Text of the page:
Ford just couldn't keep their hands off of the Ranger.
It first came out in 2012 and has since had a string of updates. By 2015, it got a facelift, getting an Everest-style front end and got smart technologies that were reserved for luxury cars in the past. To be honest, I felt that the Ranger didn't really need an update. After all, it was a good truck to begin with.
Of course, no vehicle is perfect, and the Ranger was no exception. The 3.2-liter, while impressive and powerful, wasn't exactly a fuel sipper. So Ford went back to the drawing board and gave it a new heart. The result is a smaller engine. A 2.0-liter, to be exact.
So it's what Ford has invited us to try out, but the story doesn't end there. You see, the new engine is more powerful than before, thanks to the addition of another turbo. Yes, you can now get the Ranger with the same engine as the Raptor-ized version, but will it make sense in the standard model? Let's find out.
We convened at the Luxent Hotel in Timog Avenue and, after a short briefing, we were out on the road. Around the city, you could begin to feel some differences. For starters, it felt quieter, more refined than before. From the driver's seat, it was already starting to show off some of its talents, especially that 10-speed transmission.
While we're on the subject, that 10-speed automatic does a good job of spreading out the power, at least in city conditions. Aside from the occasional stumble in the first and second gears, it was smooth in operation, but the real test would come in later.
Out of the city and on to the highway, the new engine really showed off its stride. Just when I thought that the 3.2-liter was punchy, the twin-turbo 2.0-liter made even shorter work of overtaking. 213 horsepower may not sound like a lot, but the powertrain combination worked well together. Aside from better overtaking abilities, there was a bigger improvement in fuel economy, with the trip computer showing 14.2 kilometers per liter.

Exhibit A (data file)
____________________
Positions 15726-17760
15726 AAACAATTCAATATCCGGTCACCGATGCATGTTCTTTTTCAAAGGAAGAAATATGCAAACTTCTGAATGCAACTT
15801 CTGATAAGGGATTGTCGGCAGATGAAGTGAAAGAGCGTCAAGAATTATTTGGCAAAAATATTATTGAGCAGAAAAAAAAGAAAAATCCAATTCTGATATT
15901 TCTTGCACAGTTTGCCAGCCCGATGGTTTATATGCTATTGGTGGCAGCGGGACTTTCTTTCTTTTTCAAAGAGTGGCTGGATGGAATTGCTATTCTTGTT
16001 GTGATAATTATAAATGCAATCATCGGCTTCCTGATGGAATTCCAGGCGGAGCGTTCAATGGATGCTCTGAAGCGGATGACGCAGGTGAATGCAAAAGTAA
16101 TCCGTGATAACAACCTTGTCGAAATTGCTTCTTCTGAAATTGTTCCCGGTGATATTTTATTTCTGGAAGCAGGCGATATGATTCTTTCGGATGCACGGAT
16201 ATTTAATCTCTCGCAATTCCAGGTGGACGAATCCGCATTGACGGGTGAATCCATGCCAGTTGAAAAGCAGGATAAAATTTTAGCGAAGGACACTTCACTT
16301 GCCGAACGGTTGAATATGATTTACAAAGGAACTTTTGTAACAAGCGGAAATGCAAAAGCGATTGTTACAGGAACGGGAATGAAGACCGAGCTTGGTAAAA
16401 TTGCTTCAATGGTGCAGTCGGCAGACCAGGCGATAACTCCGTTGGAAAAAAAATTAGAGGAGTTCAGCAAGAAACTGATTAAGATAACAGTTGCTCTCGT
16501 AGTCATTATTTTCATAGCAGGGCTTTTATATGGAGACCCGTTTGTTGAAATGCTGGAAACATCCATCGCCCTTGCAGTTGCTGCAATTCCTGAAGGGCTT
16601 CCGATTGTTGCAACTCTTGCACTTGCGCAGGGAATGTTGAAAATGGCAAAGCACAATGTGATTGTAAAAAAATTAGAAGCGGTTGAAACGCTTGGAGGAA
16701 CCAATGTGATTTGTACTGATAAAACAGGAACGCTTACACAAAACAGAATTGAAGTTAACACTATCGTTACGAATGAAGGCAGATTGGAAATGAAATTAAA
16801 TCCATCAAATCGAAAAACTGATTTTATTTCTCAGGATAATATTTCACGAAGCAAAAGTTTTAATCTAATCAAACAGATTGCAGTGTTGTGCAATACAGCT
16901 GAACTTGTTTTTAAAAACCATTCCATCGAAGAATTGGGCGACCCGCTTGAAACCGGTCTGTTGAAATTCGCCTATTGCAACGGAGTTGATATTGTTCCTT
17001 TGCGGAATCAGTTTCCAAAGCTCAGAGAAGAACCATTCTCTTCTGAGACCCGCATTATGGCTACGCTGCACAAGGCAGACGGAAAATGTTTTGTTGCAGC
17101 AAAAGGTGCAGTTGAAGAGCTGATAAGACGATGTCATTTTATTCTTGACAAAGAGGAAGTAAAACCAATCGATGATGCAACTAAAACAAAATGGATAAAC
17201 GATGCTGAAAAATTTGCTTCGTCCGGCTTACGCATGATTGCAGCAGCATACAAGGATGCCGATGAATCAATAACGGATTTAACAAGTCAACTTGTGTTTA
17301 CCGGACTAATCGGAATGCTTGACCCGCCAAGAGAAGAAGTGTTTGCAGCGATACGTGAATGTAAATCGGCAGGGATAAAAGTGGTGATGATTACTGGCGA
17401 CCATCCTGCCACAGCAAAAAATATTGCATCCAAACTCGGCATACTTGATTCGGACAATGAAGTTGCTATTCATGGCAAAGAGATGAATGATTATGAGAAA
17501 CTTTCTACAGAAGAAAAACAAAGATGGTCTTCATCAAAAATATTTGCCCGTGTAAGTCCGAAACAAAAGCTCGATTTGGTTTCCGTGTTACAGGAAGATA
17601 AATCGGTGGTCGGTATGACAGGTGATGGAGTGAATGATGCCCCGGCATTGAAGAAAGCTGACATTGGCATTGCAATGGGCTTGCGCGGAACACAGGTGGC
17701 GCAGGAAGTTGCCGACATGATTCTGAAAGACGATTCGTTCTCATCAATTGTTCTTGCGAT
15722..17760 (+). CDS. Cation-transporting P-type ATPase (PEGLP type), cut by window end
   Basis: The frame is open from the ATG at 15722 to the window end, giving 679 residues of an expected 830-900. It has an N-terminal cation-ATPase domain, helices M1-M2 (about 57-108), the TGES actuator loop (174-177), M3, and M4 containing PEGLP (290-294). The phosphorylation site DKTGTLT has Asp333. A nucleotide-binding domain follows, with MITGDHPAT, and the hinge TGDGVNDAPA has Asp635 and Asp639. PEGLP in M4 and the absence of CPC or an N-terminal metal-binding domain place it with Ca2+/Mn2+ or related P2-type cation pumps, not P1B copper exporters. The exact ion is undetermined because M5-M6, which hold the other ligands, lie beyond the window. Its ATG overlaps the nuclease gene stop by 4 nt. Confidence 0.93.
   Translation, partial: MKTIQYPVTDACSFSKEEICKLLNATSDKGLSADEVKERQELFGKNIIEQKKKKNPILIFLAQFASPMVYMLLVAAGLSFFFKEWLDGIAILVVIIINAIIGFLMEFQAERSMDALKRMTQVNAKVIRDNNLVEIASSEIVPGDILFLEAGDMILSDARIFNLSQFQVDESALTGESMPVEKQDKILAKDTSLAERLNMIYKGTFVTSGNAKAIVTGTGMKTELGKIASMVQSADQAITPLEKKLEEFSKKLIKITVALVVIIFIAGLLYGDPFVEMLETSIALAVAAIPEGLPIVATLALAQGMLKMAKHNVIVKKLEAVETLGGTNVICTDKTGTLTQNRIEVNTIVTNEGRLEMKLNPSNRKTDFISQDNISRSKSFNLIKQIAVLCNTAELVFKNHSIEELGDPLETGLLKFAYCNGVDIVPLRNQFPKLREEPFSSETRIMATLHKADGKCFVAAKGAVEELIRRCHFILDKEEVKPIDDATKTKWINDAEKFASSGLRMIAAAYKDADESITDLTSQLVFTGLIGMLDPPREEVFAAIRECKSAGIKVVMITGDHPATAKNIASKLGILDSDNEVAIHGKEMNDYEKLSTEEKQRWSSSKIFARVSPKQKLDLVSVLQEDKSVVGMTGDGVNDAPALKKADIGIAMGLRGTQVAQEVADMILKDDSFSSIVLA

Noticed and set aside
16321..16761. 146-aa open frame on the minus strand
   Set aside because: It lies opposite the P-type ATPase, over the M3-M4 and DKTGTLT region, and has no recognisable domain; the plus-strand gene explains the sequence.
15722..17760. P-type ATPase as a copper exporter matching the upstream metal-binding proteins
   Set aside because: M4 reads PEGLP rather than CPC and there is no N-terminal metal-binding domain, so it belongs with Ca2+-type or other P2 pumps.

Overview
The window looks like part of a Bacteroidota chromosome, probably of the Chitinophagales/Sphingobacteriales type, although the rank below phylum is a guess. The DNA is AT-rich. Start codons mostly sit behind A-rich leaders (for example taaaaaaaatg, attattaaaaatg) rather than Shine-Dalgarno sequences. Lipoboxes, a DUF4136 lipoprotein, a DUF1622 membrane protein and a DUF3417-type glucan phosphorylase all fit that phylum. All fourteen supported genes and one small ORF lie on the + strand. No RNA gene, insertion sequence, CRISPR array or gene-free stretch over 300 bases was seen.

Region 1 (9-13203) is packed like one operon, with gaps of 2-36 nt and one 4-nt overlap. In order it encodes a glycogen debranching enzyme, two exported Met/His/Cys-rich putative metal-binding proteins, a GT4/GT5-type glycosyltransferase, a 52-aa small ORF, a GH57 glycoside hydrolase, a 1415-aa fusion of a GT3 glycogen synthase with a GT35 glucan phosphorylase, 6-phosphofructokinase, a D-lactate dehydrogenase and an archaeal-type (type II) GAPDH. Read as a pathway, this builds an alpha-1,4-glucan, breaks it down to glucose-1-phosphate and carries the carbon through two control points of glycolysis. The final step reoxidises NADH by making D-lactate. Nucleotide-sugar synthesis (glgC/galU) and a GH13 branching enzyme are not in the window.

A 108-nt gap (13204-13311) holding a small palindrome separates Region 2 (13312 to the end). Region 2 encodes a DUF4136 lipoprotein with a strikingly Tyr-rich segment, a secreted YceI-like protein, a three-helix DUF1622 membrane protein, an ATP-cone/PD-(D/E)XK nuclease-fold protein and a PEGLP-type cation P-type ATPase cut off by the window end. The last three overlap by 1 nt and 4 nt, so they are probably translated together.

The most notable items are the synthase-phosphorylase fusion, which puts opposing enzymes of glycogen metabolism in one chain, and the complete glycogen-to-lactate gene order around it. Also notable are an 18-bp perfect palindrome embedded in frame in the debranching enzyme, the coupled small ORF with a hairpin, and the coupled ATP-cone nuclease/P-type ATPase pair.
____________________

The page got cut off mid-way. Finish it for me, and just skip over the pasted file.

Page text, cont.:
But as impressive as the twin-turbo was, there is something I miss about the 3.2-liter. With its five-cylinder configuration, it had a unique engine note, something not heard in the 2.0-liter Bi-Turbo. The Bi-Turbo was quiet and refined while the 3.2-liter was gruff and characterful. Still, the fuel economy figures and power delivery spoke for itself, and this new engine is a cracking one.
So far, so good then, and it was time to take on provincial roads. For that stint, I switched to the XLT, which still used the same 2.2-liter engine updated in 2015. Three years ago, I called the engine impressive, especially for a relatively compact mill. But that opinion changed rather quickly when we got back on the road.
Now, I'm not saying it's a bad engine all of a sudden, but rather, the difference was night and day. With a 50 horsepower deficit against the 2.0 Wildtrak, it was bound to be left in the dust. Overtakes suddenly felt more difficult, pinning the throttle to the floor just to make the pass. If anything, the Wildtrak's twin-turbo diesel simply highlighted just how fast technology moves. What felt like a good engine three years ago suddenly felt like an engine from the early 2010's, and the engine in the Wildtrak was simply leaps and bounds ahead.
We finished the first day in the XLT and I have to say, I was already itching to get in the Bi-Turbo Wildtrak again. It just felt more confident to drive with its power and handling. Plus, at least from my point of view, the brakes felt better in the Wildtrak, and more comfortable too. The space between the mid-spec model and the top of the line variant is even further than before.
On to day two and we went for a spot of light off-roading. It was nice to know Ford kept the good traits of the Ranger as it was still comfortable on the rough stuff. It still felt as solid and robust as it did from the first time I drove it three years ago. Plus, they kept that 800 millimeter wading capacity in the twin-turbo model, which was put to good use during the drive.
Now, you may be asking how the Wildtrak feels against the Raptor. After all, the two essentially have the same engine. For now, you'll have to wait but, as Ford Philippines' General Manager Bertrand Lessard said, it's a totally different animal.
After that, it was back on pavement and on the trip going back home, I couldn't help drawing comparisons from the 2015 model. That time, I called it the one of the best pick-ups I've driven, being smooth, powerful, and comfortable. Today, I still have the same thoughts about the Bi-Turbo Ranger, but it's several steps above the first facelift model. The torque, power, and efficiency was something I haven't experienced in a pick-up.
Perhaps it was right for Ford to update the Ranger. It's good to know that they aren't resting their laurels and continue being one of the best pick-ups in the market today. You have to laud Ford for not being complacent in the truck market, and that's good news for those shopping for an all-around hauler for work and life.
Maybe it shouldn't come as a surprise that the Ranger is still a hugely impressive pick-up. After all, Ford practically invented the breed over 90 years ago. Now that's some serious credential.